Adults who read my memoir, “When The Roll Is Called A Pyonder: Tales from a Mennonite Childhood,” often have questions:
Are you still Mennonite? (click to read my answer)
Do you attend church?
Do you consider yourself a Christian?
Are your sisters still Mennonite?
What was your purpose for writing this book?
What do your parents think about it?
Why did you change all the names?
Last week I had the opportunity to answer a different set of questions related to “When The Roll Is Called A Pyonder.” A friend of mine teaches 3rd grade at a local elementary school, and, skipping over unmentionables like the day I found out how Baby Michelle got into Mommy’s belly, and how it is that boys get to pee standing up, she has been reading my book to them out loud. On Thursday afternoon, we arranged for me pay a surprise visit to her class. She warned me that I should be prepared for lots of enthusiasm when I walk in the door, but I hadn’t exactly pictured getting mobbed by 23 bouncing, miniature people who are shouting out all of my secrets.
I knocked on the door, nervously, to be honest, and a little boy opened it to let me in. Mrs. Wytko looked up from their math lesson and smiled. “Look!” she said to them. “We have a special visitor today. Guess who this is…”
Somebody gasped, “Diana…??”
I said, “It’s me!”
They jumped out of their chairs and took two running steps toward me, then remembered that I’m actually sort of still a stranger, and stopped.
I sat down on one of the little desks, feeling entirely oversized, held out my arms, and said something like, “So I heard you guys like my book?”
That’s when I got mobbed—group-hugged by an entire 3rd grade class, everybody squealing, and jumping, and saying, “Remember when…?” and, “Why did you…?” then dashing to get their journals to show me the pictures they’ve drawn of my childhood escapades. They showed me their scars, and asked me if chocolate pudding still makes me throw up.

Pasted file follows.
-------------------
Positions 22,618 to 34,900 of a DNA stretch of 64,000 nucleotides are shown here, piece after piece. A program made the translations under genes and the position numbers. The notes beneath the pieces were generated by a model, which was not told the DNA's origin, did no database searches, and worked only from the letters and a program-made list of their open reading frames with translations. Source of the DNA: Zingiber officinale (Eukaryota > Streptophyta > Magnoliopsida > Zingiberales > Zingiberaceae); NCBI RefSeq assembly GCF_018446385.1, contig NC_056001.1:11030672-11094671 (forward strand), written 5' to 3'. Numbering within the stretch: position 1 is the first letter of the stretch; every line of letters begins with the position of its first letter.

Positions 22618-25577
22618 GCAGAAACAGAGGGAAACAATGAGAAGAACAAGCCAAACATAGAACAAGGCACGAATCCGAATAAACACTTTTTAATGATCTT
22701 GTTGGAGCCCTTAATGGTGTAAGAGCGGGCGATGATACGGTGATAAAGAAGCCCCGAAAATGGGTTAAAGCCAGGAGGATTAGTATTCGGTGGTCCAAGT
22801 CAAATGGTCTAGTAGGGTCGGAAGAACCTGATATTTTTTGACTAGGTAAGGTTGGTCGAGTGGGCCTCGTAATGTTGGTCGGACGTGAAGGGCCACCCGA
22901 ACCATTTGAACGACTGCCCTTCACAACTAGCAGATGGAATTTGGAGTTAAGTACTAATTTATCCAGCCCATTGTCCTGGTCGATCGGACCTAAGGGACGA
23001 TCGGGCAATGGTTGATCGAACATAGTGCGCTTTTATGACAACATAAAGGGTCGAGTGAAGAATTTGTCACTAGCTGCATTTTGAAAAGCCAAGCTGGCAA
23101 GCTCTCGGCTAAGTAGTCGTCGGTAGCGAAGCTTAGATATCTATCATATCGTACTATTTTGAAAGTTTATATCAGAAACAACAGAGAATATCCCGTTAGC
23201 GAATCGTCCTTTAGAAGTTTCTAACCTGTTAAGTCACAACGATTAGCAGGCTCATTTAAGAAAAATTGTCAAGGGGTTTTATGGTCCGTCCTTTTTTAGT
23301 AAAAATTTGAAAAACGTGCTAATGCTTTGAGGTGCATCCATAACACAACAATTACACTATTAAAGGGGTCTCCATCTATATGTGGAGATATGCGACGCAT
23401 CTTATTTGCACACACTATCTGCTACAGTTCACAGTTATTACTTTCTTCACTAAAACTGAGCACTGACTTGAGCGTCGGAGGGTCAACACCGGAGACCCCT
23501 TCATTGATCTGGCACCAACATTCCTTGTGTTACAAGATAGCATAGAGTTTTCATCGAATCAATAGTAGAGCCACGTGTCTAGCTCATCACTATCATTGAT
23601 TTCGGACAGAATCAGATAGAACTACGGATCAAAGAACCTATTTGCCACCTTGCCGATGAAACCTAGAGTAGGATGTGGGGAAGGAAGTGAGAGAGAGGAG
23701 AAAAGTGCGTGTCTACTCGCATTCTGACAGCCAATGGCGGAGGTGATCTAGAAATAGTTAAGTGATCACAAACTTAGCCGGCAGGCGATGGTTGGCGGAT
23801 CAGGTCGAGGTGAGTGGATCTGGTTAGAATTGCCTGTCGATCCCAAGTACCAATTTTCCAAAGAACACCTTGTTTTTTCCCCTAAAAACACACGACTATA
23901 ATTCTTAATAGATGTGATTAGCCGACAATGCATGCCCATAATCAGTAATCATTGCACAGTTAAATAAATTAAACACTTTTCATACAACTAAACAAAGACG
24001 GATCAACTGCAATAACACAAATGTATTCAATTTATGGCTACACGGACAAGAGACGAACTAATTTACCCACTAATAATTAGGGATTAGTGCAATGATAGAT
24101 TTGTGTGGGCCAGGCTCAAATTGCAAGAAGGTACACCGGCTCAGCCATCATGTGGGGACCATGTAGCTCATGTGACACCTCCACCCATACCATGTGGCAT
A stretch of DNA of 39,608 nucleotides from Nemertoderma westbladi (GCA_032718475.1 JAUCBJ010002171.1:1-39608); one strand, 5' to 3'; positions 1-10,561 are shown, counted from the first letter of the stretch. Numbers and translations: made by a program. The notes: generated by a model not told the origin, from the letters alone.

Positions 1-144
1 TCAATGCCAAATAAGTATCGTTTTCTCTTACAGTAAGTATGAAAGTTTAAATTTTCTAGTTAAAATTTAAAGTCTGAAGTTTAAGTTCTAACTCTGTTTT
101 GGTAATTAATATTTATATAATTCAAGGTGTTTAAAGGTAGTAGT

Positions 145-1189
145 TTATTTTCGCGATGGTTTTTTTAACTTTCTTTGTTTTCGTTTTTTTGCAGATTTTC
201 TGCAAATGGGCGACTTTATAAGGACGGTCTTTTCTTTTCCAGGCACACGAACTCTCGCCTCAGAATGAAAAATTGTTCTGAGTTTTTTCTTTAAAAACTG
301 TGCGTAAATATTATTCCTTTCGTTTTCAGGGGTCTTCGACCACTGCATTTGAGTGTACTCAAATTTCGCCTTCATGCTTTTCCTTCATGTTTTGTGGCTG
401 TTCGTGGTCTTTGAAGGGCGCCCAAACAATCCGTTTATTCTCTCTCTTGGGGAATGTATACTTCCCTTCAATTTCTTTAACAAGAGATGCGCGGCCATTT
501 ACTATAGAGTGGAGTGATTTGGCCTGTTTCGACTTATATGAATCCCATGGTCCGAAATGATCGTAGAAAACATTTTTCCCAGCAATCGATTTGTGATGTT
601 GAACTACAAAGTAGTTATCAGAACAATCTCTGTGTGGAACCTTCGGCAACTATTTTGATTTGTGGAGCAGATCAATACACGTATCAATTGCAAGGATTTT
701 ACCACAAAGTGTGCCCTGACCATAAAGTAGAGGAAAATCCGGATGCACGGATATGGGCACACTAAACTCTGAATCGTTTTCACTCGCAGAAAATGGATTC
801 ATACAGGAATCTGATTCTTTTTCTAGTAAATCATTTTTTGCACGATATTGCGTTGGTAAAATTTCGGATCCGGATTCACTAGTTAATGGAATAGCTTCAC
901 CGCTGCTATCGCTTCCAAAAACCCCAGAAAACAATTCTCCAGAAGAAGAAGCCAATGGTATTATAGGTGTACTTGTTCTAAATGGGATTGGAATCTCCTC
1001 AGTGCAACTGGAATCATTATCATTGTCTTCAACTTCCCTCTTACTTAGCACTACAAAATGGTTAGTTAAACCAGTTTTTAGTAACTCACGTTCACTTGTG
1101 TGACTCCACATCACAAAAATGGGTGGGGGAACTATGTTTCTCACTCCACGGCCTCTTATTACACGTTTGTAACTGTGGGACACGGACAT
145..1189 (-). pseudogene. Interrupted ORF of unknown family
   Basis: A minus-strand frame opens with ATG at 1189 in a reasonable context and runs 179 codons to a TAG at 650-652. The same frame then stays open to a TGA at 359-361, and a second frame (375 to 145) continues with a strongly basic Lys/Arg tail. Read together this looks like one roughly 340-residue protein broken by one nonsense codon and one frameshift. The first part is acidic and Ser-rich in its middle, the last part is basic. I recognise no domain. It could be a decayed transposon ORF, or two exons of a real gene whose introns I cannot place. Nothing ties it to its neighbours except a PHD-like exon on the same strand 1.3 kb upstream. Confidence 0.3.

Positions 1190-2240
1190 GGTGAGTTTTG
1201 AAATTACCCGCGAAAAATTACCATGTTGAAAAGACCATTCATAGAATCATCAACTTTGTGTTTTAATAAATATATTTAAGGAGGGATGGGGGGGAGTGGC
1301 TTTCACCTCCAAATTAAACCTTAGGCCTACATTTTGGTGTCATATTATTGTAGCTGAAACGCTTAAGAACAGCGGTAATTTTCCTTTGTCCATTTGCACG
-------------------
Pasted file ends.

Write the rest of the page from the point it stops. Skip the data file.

Eventually, Mrs. Wytko herded everyone back to their seats. I read a few pages from “When The Roll Is Called A Pyonder” to them, while they wrote in their little journals about what I was reading, or drew pictures of what it made them think of.
After that, we had Question Time. I sat in the front of the room, and each child had a turn to come to me to tell me something, or ask a question. There isn’t a Mennonite gene in one of their little bodies, but they didn’t seem to notice. Here in the Wild West, everyone is a recent decedent of an outlaw, an immigrant, or both. Forget whether or not I go to church, or what my mother thinks about it. This is what 3rd graders want to know:
Did you ever your mom about the money you took?
Why were the geese so mean?
Did you really kill all the ducks?
Why were the eggs rotten?
Why were you drowning the kitties?
How could you run faster than that truck?
Why is your dad scared of thunder?
Did you pet the snake?
Is there still a hole in your floor?
Why do you hate potato soup?
Remember that mean teacher you had?
Why did you want to kill your sister?
Why did you think you could fly?
I left with a pocket full of love notes, knowing that my book succeeded in communicating the innocence of childhood that hasn’t got anything at all to do with adult problems like religion. And I agree that whether or not chocolate pudding still makes me throw up is much more critical than whether or not I’m still Mennonite.